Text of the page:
We have collected data, we have sliced and diced that data a million ways from Sunday.

We know lots and lots of things about residents who purchase senior living. We have collected data, we have sliced and diced that data a million ways from Sunday. We know a lot about their families and why they encouraged or choose senior living for the elder loved one; why they choose our senior living community and what they perceive makes us better than the competition.

So What?

Perhaps we need to spend less time looking at those people and spend more time talking to the non-buyers. I recently read an article titled The Six Best Marketing Ideas I Have Ever Heard and all 6 are great. The article is worth the read, but # 6 . . .

“To listen to the customer, you have to talk to the customer”

. . . is the one that really got me thinking. One of the really weird aspects of senior living is that we are not a customer-service business in the traditional sense. With relatively rare exceptions, the move to a senior living community is a one-time purchase decision. A huge decision for sure, but only a one-time decision. We don’t need to spend nearly as much time working on customer retention because changing communities is a rare occurrence.   

Ok . . . I know sometimes people get unhappy and change communities and that creating resident fans is really, really important for referral business. But that is nothing like restaurants, retail stories, consumer brands and airlines where it is relatively easy to make a change, like I recently did when I got fed up with bad customer service at American Airlines and moved to Delta and Southwest.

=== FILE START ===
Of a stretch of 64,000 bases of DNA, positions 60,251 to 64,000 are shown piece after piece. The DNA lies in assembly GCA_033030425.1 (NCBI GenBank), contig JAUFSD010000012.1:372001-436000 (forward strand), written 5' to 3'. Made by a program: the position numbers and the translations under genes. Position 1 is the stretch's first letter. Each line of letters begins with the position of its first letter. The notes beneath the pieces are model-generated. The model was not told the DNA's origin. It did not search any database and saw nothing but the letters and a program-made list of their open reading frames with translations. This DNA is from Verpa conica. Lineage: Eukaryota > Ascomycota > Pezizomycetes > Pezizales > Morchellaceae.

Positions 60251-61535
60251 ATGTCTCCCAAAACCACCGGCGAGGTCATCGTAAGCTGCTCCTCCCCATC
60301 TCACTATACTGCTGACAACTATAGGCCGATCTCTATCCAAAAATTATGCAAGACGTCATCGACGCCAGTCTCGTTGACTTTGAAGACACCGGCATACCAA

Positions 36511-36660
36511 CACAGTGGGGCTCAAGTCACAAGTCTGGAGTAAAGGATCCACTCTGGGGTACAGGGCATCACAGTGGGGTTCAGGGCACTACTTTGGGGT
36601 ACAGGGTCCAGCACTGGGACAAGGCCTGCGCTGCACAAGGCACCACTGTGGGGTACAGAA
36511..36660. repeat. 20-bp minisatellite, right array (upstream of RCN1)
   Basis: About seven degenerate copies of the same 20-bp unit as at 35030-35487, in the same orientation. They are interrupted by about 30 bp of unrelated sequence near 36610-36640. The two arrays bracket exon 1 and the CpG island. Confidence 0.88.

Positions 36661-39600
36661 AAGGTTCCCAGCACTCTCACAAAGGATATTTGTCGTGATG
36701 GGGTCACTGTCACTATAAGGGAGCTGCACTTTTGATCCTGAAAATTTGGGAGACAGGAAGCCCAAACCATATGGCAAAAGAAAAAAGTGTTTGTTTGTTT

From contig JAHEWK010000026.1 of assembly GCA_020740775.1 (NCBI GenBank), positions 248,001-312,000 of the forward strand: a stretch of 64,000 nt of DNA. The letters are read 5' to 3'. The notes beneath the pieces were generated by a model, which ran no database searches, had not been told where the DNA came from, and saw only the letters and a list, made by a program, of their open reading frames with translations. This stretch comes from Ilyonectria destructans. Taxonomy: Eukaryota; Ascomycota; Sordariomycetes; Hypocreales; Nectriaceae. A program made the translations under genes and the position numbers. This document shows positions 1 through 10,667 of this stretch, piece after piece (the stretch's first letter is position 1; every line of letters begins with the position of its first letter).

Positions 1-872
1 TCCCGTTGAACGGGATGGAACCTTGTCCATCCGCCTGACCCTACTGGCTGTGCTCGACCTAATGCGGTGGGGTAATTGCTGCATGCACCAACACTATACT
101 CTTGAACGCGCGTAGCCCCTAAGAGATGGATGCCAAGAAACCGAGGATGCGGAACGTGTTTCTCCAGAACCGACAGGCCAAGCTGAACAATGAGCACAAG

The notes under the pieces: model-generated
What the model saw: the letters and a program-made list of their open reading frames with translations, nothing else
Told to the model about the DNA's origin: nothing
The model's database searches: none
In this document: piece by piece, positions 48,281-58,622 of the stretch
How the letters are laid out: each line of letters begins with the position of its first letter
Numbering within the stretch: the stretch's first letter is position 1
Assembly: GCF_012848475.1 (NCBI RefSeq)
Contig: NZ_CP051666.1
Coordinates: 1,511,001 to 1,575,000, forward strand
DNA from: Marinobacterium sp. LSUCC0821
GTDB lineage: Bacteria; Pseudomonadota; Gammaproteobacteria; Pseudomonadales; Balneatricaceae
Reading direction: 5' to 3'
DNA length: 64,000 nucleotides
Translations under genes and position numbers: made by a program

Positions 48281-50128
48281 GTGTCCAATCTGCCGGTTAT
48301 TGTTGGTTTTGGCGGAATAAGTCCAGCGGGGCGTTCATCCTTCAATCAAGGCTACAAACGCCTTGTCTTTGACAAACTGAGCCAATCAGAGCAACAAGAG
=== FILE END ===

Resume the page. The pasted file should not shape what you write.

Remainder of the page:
The 90%

All of the data says 90% of the elders and soon to be elders in this country want nothing to do with what we are selling. It doesn’t matter how nice it is, how great the amenities are, how good the wellness program is, how great the life enrichment program is, how expensive or inexpensive cost is, they don’t want what we are selling.

Two Groups

There are two groups of non-customers we need to be talking to:

  1. The 10% –  Not all of that 10% end up moving into senior living. There is a common perception that the senior living market penetration is around 10%. But if that number were analyzed, a bunch of that 10% would not have come from the 90% bucket, being forced by family or circumstances into senior living.

    We need to be talking to that 10%, asking them why they find senior living an appealing option. These are people who, in a sense, have a perception of senior living as a lifestyle choice. We need to figure out what parts of the lifestyle they like and want and how they came to this decision. We need to use that information to inform our building design, our program design, and our marketing messages.

  2. The 90% –  That “No Way” 90% could tell us a lot about how they perceive what we do. That would help us understand what parts of our story are not resonating. Or what parts of our story are just plain not being heard. Listening to this group could really help us move the dial. 

If you are having these conversations with the non-customers and would be willing to share some of that data, it would help us all. Figuring this stuff out would make the industry stronger and improve the lives of elders.

What Say You?

Steve Moran